Farming Focus InBrief – May 2021

  • Andersons’ consultants are continuing to support their clients during the pandemic. If you require any advice, please contact your  usual consultant, or the office on 01664 503200 or email [email protected].
  • The UK Government has set challenging new targets for the reduction of greenhouse gases (GHG). This is likely to have implications for agriculture as one of the economic sectors that is seen both as part of the problem, and the solution, when it comes to battling climate change.  The UK had a previous commitment to reduce emissions by 68% compared to 1990 figures by 2030.  The target has now been extended to a 78% cut by 2035.  The eventual aim is for the UK to be ‘net zero’ by 2050. 
  • New Regulations to protect water from pollution came into force in Wales from 1st April 2021.  The rules, put the whole of Wales into a Nitrate Vulnerable Zone (NVZ).  The Water Resources (Control of Agricultural Pollution) (Wales) Regulations 2021, apply to all land, but transitional periods have been provided for certain requirements where land was previously not within an NVZ. Full guidance can be found via
  • The RPA has announced expiring Countryside Stewardship (CS) agreement holders may be offered a new five-year Agreement, instead of one-year extensions.  So called ‘Mirror Agreements’ will be available for Mid and Higher Tier agreements which are due to expire on 31st December 2021.  The new Mirror agreements will be offered under domestic CS regulations and subject to the 2022 manual.  One-year CS extensions will no longer be offered.
  • The RPA has given some updated information on Countryside Stewardship (CS) inspections, especially for agreements which commenced from 1st January 2021.  CS (and Environmental Stewardship) agreements which started prior to this date must still meet EU rules for inspections.  But for CS agreements starting on or after 1st January 2021 UK domestic rules apply and the RPA has changed ‘Inspection’ to ‘Environmental Outcome Site Visit’. In 2021 there will be two approaches to the ‘Environmental Outcome Site Visit’;
    • Whole Agreement will look at all the options in the agreement
    • Campaign – this will just look at certain options which have been chosen for the year. For 2021, these are;
      • Buffer Strips – SW1 and SW4
      • Grassland Options – GS1, GS2, GS7 & GS17
      • Boundary Options – BE3
  • Defra has announced Organic Higher Level Stewardship (OHLS) agreements will now be eligible for one year extensions.  Originally it had said extensions would not be available for Organic ELS/HLS agreement holders.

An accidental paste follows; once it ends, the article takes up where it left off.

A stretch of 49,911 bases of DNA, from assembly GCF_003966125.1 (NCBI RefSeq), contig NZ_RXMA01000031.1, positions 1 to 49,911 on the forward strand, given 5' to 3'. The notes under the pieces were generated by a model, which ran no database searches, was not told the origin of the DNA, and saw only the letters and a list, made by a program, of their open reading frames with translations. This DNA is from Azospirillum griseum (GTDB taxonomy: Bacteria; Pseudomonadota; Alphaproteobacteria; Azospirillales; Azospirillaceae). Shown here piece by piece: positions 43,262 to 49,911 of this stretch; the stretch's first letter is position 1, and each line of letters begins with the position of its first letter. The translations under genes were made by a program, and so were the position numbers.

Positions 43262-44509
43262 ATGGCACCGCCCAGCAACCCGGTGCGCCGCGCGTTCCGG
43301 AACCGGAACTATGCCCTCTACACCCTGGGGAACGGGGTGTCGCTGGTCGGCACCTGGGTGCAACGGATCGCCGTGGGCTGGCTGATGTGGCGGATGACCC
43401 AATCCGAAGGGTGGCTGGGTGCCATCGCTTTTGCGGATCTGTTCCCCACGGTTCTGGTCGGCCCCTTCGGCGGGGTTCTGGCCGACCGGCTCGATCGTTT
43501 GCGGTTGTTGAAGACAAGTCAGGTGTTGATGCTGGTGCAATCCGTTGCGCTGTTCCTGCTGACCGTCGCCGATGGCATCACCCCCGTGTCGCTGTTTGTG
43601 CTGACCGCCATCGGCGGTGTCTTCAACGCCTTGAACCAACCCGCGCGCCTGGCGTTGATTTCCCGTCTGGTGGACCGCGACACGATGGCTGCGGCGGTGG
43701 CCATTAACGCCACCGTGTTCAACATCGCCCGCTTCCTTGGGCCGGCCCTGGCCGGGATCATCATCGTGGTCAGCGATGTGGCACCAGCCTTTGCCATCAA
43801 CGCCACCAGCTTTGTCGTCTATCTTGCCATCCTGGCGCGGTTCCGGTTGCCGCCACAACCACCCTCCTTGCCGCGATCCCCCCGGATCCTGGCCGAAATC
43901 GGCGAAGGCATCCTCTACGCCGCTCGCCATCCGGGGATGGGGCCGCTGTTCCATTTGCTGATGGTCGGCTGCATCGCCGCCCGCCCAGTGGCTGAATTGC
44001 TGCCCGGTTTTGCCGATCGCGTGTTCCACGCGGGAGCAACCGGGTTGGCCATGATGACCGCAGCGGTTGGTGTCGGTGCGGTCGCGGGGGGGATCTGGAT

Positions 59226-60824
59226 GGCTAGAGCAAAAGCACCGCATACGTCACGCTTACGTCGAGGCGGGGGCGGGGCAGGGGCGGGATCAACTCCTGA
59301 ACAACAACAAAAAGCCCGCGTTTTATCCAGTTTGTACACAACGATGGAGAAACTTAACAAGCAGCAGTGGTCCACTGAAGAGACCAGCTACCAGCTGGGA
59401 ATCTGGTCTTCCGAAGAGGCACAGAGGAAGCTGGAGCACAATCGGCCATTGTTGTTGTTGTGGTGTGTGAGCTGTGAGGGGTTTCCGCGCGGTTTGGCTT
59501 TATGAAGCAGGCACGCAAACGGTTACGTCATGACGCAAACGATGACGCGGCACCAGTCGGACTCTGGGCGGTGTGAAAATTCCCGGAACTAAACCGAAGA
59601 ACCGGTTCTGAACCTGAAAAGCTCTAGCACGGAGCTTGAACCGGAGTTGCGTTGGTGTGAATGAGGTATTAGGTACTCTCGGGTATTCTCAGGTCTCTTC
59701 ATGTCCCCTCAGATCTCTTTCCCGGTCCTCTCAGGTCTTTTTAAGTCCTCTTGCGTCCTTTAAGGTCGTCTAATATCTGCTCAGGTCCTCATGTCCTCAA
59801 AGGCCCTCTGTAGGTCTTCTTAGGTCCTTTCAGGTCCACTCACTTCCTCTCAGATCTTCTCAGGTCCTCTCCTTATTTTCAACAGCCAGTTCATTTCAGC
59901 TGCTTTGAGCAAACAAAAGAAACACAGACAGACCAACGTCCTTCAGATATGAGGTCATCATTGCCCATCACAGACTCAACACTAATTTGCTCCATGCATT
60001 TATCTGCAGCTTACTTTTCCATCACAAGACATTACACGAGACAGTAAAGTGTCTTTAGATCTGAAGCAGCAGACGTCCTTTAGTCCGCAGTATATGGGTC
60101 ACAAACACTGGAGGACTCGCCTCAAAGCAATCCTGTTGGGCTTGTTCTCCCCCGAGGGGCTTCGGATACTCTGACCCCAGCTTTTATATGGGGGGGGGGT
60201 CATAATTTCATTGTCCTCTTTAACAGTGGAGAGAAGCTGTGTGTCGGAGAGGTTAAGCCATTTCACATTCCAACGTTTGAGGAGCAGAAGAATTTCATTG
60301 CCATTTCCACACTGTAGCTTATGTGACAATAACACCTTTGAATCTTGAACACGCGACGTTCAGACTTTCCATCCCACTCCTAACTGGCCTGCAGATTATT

• The much-delayed consultation on the delinking of the BPS and lump-sum payments has been postponed again.  It has now been put back due to the ‘purdah’ period ahead of the Local Elections.  It will not appear before the 7th May.
  • The International Grains Council (IGC) has released its first full supply and demand projection for the 2021/22 year.  This shows 63mt more grain production than last year at 2,287mt (a 2.8% increase).  But with consumption increasing by 54mt this only stops the decline in stock levels. The level of grain stocks entering the new marketing year is the lowest for four years – this is what is fueling the global price rises.  The figures are marginal at this stage of the year, the current concerns over the dry weather, or the arrival of rain in the key grain growing areas of the world could have major swings in the availability of grains for the coming year, and prices.
  • British Sugar believes total sugar production is likely to be just over 1mt in 2021; 10% higher than in 2020.  The reason is a reversion to more normal yields after virus yellows disease caused a drop of 25% in crop output last year.  The cold weather in February reduced aphid numbers which spread the disease. Crop plantings this spring are down 10% on the 2020 area of 103,000 Ha, but higher yields are expected to more than compensate for this.
  • Commodity and farmgate milk prices remain good. The average Global Dairy Trade (GDT) index stood at $4,110 at the event held at the end of April. Closer to home, a further 1.4ppl increase in May for Arla member suppliers sees the co-operative leading the way on milk price.  However, the cold, dry weather is continuing to curtail grass growth and production.
  • Finished beef and lamb prices continue to exceed expectations. The deadweight beef price has passed the £4/kg price for the first time.  And, after declining monthly since the middle of 2020, pig prices have started to increase.

This month’s Spotlight looks at Farm Business Incomefor England for the past year. Click Here for further information.

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